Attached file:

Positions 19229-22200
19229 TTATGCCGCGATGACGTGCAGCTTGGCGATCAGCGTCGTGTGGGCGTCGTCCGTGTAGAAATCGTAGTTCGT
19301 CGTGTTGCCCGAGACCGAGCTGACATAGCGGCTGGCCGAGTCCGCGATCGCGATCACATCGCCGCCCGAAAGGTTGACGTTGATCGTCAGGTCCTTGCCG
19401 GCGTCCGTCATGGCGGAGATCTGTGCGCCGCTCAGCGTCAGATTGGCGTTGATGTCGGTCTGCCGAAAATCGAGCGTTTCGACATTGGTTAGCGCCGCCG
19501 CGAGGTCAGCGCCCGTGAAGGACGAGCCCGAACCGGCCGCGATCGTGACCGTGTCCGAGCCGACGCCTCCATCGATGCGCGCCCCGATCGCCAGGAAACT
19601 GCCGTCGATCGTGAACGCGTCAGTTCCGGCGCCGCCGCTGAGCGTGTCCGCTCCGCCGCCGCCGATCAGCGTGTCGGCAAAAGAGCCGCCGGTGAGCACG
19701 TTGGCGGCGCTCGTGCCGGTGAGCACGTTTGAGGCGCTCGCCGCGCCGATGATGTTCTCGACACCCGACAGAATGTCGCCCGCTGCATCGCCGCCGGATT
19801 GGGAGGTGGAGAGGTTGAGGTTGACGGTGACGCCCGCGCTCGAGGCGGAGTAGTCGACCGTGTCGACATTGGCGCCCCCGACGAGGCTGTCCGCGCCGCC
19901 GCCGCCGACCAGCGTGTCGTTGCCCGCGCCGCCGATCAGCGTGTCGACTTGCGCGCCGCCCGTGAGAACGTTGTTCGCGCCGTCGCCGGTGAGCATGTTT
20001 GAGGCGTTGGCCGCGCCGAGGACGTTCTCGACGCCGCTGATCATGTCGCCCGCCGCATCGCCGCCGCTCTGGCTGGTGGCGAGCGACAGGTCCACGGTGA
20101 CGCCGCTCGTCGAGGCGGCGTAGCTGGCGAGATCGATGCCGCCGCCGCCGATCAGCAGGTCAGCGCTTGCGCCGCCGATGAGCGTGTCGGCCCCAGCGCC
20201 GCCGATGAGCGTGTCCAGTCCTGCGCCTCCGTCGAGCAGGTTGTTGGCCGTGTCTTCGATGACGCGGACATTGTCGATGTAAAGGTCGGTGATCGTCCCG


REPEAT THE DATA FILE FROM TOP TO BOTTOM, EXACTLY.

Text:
Positions 19229-22200
19229 TTATGCCGCGATGACGTGCAGCTTGGCGATCAGCGTCGTGTGGGCGTCGTCCGTGTAGAAATCGTAGTTCGT
19301 CGTGTTGCCCGAGACCGAGCTGACATAGCGGCTGGCCGAGTCCGCGATCGCGATCACATCGCCGCCCGAAAGGTTGACGTTGATCGTCAGGTCCTTGCCG
19401 GCGTCCGTCATGGCGGAGATCTGTGCGCCGCTCAGCGTCAGATTGGCGTTGATGTCGGTCTGCCGAAAATCGAGCGTTTCGACATTGGTTAGCGCCGCCG
19501 CGAGGTCAGCGCCCGTGAAGGACGAGCCCGAACCGGCCGCGATCGTGACCGTGTCCGAGCCGACGCCTCCATCGATGCGCGCCCCGATCGCCAGGAAACT
19601 GCCGTCGATCGTGAACGCGTCAGTTCCGGCGCCGCCGCTGAGCGTGTCCGCTCCGCCGCCGCCGATCAGCGTGTCGGCAAAAGAGCCGCCGGTGAGCACG
19701 TTGGCGGCGCTCGTGCCGGTGAGCACGTTTGAGGCGCTCGCCGCGCCGATGATGTTCTCGACACCCGACAGAATGTCGCCCGCTGCATCGCCGCCGGATT
19801 GGGAGGTGGAGAGGTTGAGGTTGACGGTGACGCCCGCGCTCGAGGCGGAGTAGTCGACCGTGTCGACATTGGCGCCCCCGACGAGGCTGTCCGCGCCGCC
19901 GCCGCCGACCAGCGTGTCGTTGCCCGCGCCGCCGATCAGCGTGTCGACTTGCGCGCCGCCCGTGAGAACGTTGTTCGCGCCGTCGCCGGTGAGCATGTTT
20001 GAGGCGTTGGCCGCGCCGAGGACGTTCTCGACGCCGCTGATCATGTCGCCCGCCGCATCGCCGCCGCTCTGGCTGGTGGCGAGCGACAGGTCCACGGTGA
20101 CGCCGCTCGTCGAGGCGGCGTAGCTGGCGAGATCGATGCCGCCGCCGCCGATCAGCAGGTCAGCGCTTGCGCCGCCGATGAGCGTGTCGGCCCCAGCGCC
20201 GCCGATGAGCGTGTCCAGTCCTGCGCCTCCGTCGAGCAGGTTGTTGGCCGTGTCTTCGATGACGCGGACATTGTCGATGTAAAGGTCGGTGATCGTCCCG